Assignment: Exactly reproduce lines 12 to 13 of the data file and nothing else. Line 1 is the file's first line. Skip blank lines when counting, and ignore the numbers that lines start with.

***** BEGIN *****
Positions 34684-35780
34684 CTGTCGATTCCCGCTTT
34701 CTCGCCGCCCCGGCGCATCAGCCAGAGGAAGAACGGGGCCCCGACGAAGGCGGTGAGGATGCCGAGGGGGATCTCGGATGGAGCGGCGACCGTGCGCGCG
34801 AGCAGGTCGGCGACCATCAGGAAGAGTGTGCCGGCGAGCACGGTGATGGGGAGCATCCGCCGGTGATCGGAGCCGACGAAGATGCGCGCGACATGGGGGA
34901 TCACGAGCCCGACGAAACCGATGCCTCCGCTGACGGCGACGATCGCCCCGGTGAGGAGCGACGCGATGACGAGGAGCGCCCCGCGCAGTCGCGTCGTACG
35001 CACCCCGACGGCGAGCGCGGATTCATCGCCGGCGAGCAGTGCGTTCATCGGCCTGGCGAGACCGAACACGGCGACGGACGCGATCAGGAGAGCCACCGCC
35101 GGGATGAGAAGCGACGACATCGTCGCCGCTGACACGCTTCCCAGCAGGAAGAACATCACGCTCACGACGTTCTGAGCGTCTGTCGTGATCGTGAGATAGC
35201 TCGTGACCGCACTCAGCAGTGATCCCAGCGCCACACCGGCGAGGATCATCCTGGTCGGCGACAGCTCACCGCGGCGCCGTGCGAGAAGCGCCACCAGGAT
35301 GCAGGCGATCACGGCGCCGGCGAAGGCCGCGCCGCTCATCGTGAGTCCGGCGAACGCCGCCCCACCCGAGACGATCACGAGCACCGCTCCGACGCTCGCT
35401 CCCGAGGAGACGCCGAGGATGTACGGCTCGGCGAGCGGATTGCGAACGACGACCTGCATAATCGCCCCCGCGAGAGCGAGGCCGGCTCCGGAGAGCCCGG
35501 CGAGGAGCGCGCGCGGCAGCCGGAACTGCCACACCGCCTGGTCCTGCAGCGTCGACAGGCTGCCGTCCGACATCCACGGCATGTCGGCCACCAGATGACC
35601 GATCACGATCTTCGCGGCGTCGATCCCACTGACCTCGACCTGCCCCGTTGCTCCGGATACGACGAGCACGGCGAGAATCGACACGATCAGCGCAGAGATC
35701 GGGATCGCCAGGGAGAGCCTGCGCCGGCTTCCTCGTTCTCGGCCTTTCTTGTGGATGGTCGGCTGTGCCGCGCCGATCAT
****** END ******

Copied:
35601 GATCACGATCTTCGCGGCGTCGATCCCACTGACCTCGACCTGCCCCGTTGCTCCGGATACGACGAGCACGGCGAGAATCGACACGATCAGCGCAGAGATC
35701 GGGATCGCCAGGGAGAGCCTGCGCCGGCTTCCTCGTTCTCGGCCTTTCTTGTGGATGGTCGGCTGTGCCGCGCCGATCAT